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I am new to this thread. I am trying to do a simple exercise on solving the LLG equation. The equation reads:

$\frac{d\vec{m}}{dt} = -\gamma(\vec{m} \times\vec{H})$.

Given a normalized input state ($m_x$, $m_y$, $m_z$) = (1,1,1) and $\vec{H} = 2\vec{z}$, the expected output should preserve $m_z$ while $m_x$ and $m_y$ should oscillate sinusoidally. The problem is that this code is not preserving the norm. If I force it to preserve norm after each iteration, then the $m_z$ drops.

Any help is much appreciated.

Attaching the code for convenience:

# solving LLG without damping
%pylab inline
gamma = 2.87e10;
tnodes = 100; tmax = 200e-12;
tstep = float(tmax)/tnodes;
trange = linspace(0, tmax, tnodes);
m = zeros((3, 100));
def update_m(tstep, minit, Heff):
    mfinal = minit - tstep * gamma * cross(minit, Heff);
    #mfinal = normalize_m(mfinal)
    return mfinal; 
def normalize_m(m):
    return m/norm(m);
m_0 = (1,1,1);
Heff = (0, 0, 2);
m[:,0] = normalize_m(m_0);

for i in arange(1, len(trange)):
    m[:, i] = update_m(tstep, m[:, i-1], Heff);
    
mx = m[0, :]; my = m[1, :]; mz = m[2, :];
plot(trange/1e-12, mx);
plot(trange/1e-12, my);
plot(trange/1e-12, mz);
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2 Answers 2

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Your forward Euler method will not preserve the norm. You need to use a different integrator (such as symplectic integrators).

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Just to elaborate a bit on the previous answer, you have a linear ODE $$\dot m = Am$$ where $A$ is an anti-symmetric matrix, i.e. $A^* = -A$. That means that all the eigenvalues of $A$ are purely imaginary. The true solution $m(t) = e^{tA}m(0)$ consists in applying the matrix $e^{tA}$, which you can prove is a unitary matrix and in particular all its eigenvalues are on the unit circle in the complex plane.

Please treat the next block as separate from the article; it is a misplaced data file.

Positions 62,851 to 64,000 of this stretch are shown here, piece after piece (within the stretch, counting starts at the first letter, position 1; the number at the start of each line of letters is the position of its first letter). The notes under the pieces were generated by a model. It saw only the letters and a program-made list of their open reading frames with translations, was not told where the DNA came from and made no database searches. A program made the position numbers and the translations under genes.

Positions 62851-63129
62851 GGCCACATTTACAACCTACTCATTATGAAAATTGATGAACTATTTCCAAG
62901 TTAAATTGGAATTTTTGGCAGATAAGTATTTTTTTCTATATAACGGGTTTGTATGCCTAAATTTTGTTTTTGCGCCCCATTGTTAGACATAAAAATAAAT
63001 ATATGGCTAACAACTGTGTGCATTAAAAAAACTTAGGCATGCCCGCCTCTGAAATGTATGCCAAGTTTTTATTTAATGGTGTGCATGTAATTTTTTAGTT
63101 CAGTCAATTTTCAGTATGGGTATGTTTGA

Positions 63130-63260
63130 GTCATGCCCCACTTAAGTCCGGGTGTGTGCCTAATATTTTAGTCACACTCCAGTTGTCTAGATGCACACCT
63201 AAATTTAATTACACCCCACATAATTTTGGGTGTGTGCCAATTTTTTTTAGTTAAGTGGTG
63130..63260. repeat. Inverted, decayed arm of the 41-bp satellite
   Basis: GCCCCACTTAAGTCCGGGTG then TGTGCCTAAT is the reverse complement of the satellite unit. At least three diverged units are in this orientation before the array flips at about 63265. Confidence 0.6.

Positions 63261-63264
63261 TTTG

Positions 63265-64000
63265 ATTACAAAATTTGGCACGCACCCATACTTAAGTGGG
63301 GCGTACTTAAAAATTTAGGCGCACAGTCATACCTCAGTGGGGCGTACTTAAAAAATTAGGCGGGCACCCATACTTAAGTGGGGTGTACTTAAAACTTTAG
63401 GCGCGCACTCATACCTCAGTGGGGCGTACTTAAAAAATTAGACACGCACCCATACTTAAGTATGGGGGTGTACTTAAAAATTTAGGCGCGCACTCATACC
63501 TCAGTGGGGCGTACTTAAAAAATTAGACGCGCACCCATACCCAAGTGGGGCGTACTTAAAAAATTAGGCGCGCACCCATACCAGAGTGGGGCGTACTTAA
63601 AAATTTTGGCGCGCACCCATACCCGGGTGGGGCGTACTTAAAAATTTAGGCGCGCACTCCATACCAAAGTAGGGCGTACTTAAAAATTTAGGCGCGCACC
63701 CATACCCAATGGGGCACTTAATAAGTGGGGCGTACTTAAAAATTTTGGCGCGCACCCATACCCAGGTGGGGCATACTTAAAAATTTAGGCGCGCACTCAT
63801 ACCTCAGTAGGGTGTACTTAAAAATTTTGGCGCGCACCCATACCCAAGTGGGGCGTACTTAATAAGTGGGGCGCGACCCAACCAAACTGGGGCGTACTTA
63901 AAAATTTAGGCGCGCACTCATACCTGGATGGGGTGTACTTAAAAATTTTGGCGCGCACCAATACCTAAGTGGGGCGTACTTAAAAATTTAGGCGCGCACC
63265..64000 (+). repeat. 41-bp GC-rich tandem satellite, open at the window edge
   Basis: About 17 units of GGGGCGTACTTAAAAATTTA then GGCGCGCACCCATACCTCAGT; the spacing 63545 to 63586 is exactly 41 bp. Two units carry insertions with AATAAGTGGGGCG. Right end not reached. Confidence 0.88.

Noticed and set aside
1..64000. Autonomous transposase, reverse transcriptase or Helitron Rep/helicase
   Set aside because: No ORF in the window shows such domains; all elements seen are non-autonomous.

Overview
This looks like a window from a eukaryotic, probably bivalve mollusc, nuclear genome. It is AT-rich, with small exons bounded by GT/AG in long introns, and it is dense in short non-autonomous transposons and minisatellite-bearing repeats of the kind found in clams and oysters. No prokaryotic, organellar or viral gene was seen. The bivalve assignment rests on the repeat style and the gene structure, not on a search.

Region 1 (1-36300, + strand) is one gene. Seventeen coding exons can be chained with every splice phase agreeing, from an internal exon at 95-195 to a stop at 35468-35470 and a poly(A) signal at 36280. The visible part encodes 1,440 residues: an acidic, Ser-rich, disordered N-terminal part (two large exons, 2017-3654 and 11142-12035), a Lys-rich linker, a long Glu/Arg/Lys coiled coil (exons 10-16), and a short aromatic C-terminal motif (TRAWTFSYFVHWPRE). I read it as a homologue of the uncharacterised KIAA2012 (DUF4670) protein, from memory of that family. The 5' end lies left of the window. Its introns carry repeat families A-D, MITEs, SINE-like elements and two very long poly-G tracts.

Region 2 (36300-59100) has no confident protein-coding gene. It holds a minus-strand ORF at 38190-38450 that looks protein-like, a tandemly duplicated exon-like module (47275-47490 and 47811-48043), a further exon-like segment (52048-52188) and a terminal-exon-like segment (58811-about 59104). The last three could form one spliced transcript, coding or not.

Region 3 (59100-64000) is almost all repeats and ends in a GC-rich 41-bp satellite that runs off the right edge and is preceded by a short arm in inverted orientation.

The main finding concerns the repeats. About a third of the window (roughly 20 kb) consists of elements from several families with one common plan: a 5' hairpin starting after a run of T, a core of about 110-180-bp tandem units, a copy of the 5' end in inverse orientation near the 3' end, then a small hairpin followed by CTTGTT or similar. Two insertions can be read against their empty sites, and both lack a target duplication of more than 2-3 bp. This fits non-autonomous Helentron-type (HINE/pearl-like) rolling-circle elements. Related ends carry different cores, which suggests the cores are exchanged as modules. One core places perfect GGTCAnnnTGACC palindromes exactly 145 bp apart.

If you use a 1st-order explicit scheme with timestep $\delta t$, i.e. $$m(t + \delta t) = m(t) + \delta t\cdot A\cdot m(t) = (I + \delta t\cdot A)m(t),$$ then you're repeatedly applying the matrix $I + \delta t\cdot A$. This is not unitary matrix and so you shouldn't expect it to preserve norms.

Now consider instead the midpoint method $$\frac{m(t + \delta t) - m(t)}{\delta t} = \frac{A\cdot m(t + \delta t) + A\cdot m(t)}{2}$$ which we can rewrite as $$m(t + \delta t) = \left(I - \frac{\delta t}{2}A\right)^{-1}\left(I + \frac{\delta t}{2}A\right)m(t).$$ Using the anti-symmetry of $A$, you can show that this is a unitary matrix. It's equivalent to applying the 1-1 Padé approximation of the exponential function to matrices.

The moral of the story is that the order of accuracy of a numerical method only tells you part of the story. You also need to choose methods that approximate $e^{tA}$ in the part of the complex plane where the spectrum of $A$ lies. If instead $A$ were symmetric and negative-definite, I'd be telling you to use something like the implicit backward scheme instead of the midpoint scheme for exactly this reason.

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